Also note that the two Saturn I's as well as the one on base that was recently destroyed were test articles. The one at the US Space & Rocket Center was a dynamic test article, meaning it was designed to mimic the expected vibrational characteristics of the full stage, and the two others (the one at Marshall, and the one recently destroyed) were static test articles, meaning they only mimic the expected structural characteristics of the stage, and are not full versions of the stage. In the case of the Saturn I static test articles, they're little more than just the tanks bolted together, with essentially none of the plumbing, or other things that would exist in the actual vehicle. Most static test articles are also destroyed during the normal course of testing, as a chance to see how far engineers can push the structure.

The one on display at the rest stop north of Huntsville is the only flight article of the 4 discussed here, though only the first stage is real. The S-IVB and the payload are mockups.

Edit: Apparently, Static Test Article meant something different back then than it does today. Turns out that the Static Test Article was indeed used to perform a fair number of static fires, meaning that it was in fact a more complicated article than I originally thought. My bad :/.

I used to live in Huntsville, always made sure to keep my membership pass for the USSRC current. Sometimes I'd just go there and stare at all my favorite artifacts; the Saturn I, Apollo 16's CM, the recovered fragment from Skylab's oxygen tank...

God I miss it so much...

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17 hours ago, Marcelo Silveira said:

Thanks for that info, this will be helpful when calibrating the model. Total Δv used would be even better :D 

So the total DV on the rocket is (According to mechjeb):
Atmo DV: 3,678 m/s
Vacuum DV: 4,252 m/s

I had a 118 m/s left so the DV used was: 3,560 m/s atmo or 4,134 m/s vacuum.

Also, here's the vehicle parts so you can accurately recreate the vehicle for yourself:

Medium Holding Tank (Restock+ Variant) set to 800.0 ore
TD-18 Decoupler
BD-AFB-625 6.25m Fairing Base (Set to 0 segments, Auto deploy at 65KM, MLV Short variant)
Saturn IV-B Instrument Unit (Set to 6.25 size)
4x PB-NUK Radioisotope Thermoelectric Generator (Embedded in the Saturn IU)
Saturn S-IC-70K Liquid Fuel Tank (Length: S-IC)
S-ID Sustainer Mount
Saturn S-ID Booster Skirt (Set to auto jettison: 3.3Gs)
5x F-1 engines (Set to original F-1 specs)

Total mass of the vehicle with payload: 568.582 t
Total mass of the vehicle without payload: 559.382 t
Payload mass: 9.2 t

Edited by GoldForest
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9 hours ago, Razgriz1 said:

The Huntsville area already has not one, but TWO Saturn I's on display, as well as a Saturn IB a few miles away:

One Saturn I, as well as a bunch of other rockets, at the US Space and Rocket Center (a.k.a. Space Camp):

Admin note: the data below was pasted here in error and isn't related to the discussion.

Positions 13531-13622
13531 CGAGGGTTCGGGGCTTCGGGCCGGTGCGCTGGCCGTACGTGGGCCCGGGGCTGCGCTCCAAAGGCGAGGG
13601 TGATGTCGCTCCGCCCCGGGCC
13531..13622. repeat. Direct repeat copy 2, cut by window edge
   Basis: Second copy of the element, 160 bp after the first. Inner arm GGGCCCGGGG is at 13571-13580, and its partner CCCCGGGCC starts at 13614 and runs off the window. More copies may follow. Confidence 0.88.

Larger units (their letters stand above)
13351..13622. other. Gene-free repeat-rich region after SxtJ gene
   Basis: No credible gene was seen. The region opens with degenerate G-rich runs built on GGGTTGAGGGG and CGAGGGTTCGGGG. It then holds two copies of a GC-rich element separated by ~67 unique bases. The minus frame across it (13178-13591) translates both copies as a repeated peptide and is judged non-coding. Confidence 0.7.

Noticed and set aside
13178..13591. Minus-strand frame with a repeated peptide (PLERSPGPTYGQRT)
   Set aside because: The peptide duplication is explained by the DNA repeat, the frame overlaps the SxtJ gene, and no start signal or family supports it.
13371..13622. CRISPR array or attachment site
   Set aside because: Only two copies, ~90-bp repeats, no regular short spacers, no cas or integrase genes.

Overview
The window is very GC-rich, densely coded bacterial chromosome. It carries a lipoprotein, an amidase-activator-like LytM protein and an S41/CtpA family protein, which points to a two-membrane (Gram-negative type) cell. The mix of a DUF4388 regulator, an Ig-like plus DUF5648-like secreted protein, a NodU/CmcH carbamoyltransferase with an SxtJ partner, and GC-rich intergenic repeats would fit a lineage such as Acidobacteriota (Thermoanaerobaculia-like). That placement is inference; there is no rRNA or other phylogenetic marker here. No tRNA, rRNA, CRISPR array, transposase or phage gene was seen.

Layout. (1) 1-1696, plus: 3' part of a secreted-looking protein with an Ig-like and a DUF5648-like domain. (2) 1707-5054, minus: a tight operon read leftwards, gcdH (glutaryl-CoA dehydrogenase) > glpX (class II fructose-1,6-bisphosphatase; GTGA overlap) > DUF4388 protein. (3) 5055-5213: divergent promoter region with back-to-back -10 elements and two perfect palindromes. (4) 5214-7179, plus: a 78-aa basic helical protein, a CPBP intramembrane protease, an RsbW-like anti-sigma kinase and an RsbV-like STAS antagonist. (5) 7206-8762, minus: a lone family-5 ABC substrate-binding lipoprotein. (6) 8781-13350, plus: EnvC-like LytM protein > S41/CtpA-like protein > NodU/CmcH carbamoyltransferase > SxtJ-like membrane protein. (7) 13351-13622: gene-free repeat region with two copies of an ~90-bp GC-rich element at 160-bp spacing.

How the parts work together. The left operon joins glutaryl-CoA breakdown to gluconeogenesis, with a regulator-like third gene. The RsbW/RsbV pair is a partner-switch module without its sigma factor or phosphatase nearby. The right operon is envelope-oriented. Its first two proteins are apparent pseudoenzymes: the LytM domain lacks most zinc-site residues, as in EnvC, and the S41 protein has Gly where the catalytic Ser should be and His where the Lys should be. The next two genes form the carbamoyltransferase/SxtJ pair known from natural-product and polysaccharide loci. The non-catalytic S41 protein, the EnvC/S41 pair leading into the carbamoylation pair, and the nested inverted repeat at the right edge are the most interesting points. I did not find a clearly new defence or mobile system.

200729120845-us-space-rocket-center-rest

One Saturn at Marshall Space Flight Center itself:

MSFC_rocket_park.jpg

And even one Saturn IB at a rest stop several miles north of the city:

saturn_1b_rocket.jpg

Also note that the two Saturn I's as well as the one on base that was recently destroyed were test articles. The one at the US Space & Rocket Center was a dynamic test article, meaning it was designed to mimic the expected vibrational characteristics of the full stage, and the two others (the one at Marshall, and the one recently destroyed) were static test articles, meaning they only mimic the expected structural characteristics of the stage, and are not full versions of the stage. In the case of the Saturn I static test articles, they're little more than just the tanks bolted together, with essentially none of the plumbing, or other things that would exist in the actual vehicle. Most static test articles are also destroyed during the normal course of testing, as a chance to see how far engineers can push the structure.

The one on display at the rest stop north of Huntsville is the only flight article of the 4 discussed here, though only the first stage is real. The S-IVB and the payload are mockups.

Edit: Apparently, Static Test Article meant something different back then than it does today. Turns out that the Static Test Article was indeed used to perform a fair number of static fires, meaning that it was in fact a more complicated article than I originally thought. My bad :/.

Are those pictures new? Last time I visited they were still refurbishing the Mercury-Redstone.

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1 hour ago, ballisticfox0 said:

Are those pictures new? Last time I visited they were still refurbishing the Mercury-Redstone.

Yeah, I just pulled them from Google. I haven't been to the USSRC in a little while, so all of my own pictures are a bit old.

 

8 hours ago, pTrevTrevs said:

I used to live in Huntsville, always made sure to keep my membership pass for the USSRC current. Sometimes I'd just go there and stare at all my favorite artifacts; the Saturn I, Apollo 16's CM, the recovered fragment from Skylab's oxygen tank...

God I miss it so much...

Yeah its a great place. I hope they start doing the Biergarten again this year.